Friday, November 5, 2010
Simon and Schuster Canada
Thank you so much to Anneliese from Simon and Schuster Canada for sending me a copy of this book!
Unbearable Lightness was a compelling read, in fact I read it in just 3 days. Portia De Rossi has always been fascinating to me, she changed her name at 15 from Amanda Rogers to the more exotic Portia De Rossi on a whim, she is married to one of the most powerful lesbian celebrities out there, and she is a pretty good actress to boot. I thought her book would be more about her coming out as a celebrity, but what it really is about is her horrific battle with anorexia and bulimia.
This book is very painful and difficult to read at times. Portia has said that she did not want to write the book from the perspective of a healthy person writing about their eating disorder in the past tense, instead she dove back into her life as it was and spoke in the insane justifying language that I can only imagine most women with this disorder use. I had no idea that there was such obsession every second of everyday with counting calories and what food was digesting and what it was doing to the fat or lack thereof in her body. Eating her food with only chopsticks and making sure that the size of food on her chopsticks was never higher than the width of the utensil. Refusing to use toothpaste as she was terrified of ingesting any unnecessary calories. In the end she was restricting her calorie intake to an unbelievable 300 calories per day!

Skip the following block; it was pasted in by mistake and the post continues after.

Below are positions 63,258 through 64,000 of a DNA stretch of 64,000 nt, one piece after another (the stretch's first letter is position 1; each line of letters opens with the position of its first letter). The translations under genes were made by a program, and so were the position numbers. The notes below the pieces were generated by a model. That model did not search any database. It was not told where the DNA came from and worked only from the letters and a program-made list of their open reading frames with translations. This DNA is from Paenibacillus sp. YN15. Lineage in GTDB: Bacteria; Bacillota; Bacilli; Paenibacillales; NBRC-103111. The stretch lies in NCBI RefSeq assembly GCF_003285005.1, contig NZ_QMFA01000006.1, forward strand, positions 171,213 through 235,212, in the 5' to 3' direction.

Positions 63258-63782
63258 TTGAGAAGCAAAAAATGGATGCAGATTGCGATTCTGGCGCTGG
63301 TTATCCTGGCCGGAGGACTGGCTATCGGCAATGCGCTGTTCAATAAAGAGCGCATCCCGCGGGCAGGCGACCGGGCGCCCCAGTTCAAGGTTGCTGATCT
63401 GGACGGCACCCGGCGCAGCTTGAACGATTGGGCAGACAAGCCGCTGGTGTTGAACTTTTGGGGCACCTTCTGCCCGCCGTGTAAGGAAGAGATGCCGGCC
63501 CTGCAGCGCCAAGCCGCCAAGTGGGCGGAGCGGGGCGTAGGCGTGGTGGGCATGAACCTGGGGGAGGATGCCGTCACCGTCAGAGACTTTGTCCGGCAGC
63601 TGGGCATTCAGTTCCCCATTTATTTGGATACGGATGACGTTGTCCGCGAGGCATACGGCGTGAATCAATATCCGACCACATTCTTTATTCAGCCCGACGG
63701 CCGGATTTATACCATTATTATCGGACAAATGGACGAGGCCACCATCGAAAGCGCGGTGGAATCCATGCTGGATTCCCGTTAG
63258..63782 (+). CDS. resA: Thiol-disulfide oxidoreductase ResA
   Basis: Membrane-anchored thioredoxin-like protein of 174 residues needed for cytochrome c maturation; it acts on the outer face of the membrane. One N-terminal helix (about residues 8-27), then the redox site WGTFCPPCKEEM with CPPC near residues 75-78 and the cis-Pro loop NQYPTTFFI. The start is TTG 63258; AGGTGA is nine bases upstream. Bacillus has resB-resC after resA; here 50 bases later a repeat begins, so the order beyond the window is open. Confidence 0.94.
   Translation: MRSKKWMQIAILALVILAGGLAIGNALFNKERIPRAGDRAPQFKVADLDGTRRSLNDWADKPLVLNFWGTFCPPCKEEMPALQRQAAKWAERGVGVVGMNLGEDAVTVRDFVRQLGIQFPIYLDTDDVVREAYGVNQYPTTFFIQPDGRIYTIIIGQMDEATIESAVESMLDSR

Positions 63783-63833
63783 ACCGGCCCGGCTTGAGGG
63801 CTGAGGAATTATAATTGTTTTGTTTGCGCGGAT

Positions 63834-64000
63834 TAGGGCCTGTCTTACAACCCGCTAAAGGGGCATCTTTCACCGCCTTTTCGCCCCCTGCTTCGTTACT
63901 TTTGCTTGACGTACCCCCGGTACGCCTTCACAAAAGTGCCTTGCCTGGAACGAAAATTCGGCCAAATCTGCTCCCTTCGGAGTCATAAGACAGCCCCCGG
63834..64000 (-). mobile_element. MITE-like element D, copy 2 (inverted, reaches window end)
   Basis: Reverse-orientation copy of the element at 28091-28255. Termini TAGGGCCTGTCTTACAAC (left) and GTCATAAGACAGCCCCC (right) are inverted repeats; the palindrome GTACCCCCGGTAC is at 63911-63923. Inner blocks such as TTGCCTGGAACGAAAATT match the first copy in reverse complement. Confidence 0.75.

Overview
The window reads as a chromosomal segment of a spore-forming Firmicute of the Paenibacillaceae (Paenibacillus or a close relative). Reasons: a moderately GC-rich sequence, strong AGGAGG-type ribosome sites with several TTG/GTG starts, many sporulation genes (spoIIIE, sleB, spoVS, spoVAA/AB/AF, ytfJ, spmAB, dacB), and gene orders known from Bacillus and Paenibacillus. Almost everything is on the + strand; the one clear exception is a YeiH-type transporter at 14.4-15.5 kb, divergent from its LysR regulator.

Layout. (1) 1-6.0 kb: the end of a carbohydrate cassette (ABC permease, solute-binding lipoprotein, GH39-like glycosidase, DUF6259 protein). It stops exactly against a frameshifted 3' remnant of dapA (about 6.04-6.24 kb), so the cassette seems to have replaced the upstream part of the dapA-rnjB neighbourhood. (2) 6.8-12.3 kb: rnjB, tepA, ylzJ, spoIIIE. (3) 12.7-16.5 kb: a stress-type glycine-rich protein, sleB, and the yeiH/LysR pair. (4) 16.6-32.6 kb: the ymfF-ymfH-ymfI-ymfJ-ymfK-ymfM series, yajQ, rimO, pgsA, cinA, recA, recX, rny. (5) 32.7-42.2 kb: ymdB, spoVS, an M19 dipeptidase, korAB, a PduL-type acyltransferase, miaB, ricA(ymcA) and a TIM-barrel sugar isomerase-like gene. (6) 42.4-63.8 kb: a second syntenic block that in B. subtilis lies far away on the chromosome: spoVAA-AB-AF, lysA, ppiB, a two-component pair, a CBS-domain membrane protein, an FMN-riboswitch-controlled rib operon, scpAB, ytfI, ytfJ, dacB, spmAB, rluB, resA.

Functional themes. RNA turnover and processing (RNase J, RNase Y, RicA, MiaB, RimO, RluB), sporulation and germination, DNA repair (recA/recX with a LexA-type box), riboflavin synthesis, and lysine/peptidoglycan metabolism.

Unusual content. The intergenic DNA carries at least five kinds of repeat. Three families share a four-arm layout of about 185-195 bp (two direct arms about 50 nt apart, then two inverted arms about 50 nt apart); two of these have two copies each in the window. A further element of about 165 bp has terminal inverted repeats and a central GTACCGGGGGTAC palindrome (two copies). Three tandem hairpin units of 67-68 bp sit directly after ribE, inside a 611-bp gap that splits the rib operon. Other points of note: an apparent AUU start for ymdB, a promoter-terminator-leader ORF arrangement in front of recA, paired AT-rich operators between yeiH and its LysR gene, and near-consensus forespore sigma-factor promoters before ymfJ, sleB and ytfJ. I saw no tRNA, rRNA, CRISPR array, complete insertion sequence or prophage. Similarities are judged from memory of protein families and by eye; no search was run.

She claims that her disorder started quite innocently when she was twelve and blames it on modeling. While I am not discounting that at all, as the modeling world was and is brutal to very young girls about their bodies, what I find interesting is that in her interviews and even in her book she seems to avoid putting any blame on her mother's obvious contribution to her illness. At the age of 12 her mother would comment on her being slightly overweight and emphasize that she needed to be thinner to get jobs, and then would give her dieting "tips" on how to cut calories and exercise to lose weight. She was TWELVE. There seemed to be a sick connection between her mother and her when it came to weight loss, her mother would celebrate weight loss with her, and be quick to point out that she needed to lose weight and swoop in with suggestions. Even though at one point in the book she does mention her mother's influence with some emotion, she never really says that this had a huge affect on her eating or in her case NOT eating.
Her book at the end of it all is an extremely powerful message to any woman who struggles not to define herself by her beauty, weight, or looks in general. This is a powerful read but not for the faint of heart. My only worry in reading it is with so much detail in exactly what, when, and how much Portia ate every day to equal 300 calories and to subsequently reach a deadly 82 pounds, that she has unwittingly given women with eating disorders an exact plan to follow. She describes how she would take one packet of oatmeal, a sprinkle of splenda, and a spray of I Can't Believe It's Not Butter, or Jello with a spray of the butter for example. I suppose for the number of women and girls she will undoubtedly help, it may be worth the risk, who knows?
Her writing style is very good and in her interview with Ellen yesterday both had said she wrote every single solitary word, and I have to say kudos to her as it was a very well written account of her struggle.
For more information about eating disorders and how you can help or begin your recovery visit: http://www.nedic.ca/ in Canada or http://www.feast-ed.org/FEAST.aspx in the US, there are many organizations and support groups out there to help.
If you are stopping by from The Hop.... WELCOME!!!! I just love Blog Hop, I have met some fantastic people and visited some terrific blogs as a result!
Here's this weeks question:
Have a wonderful weekend everyone!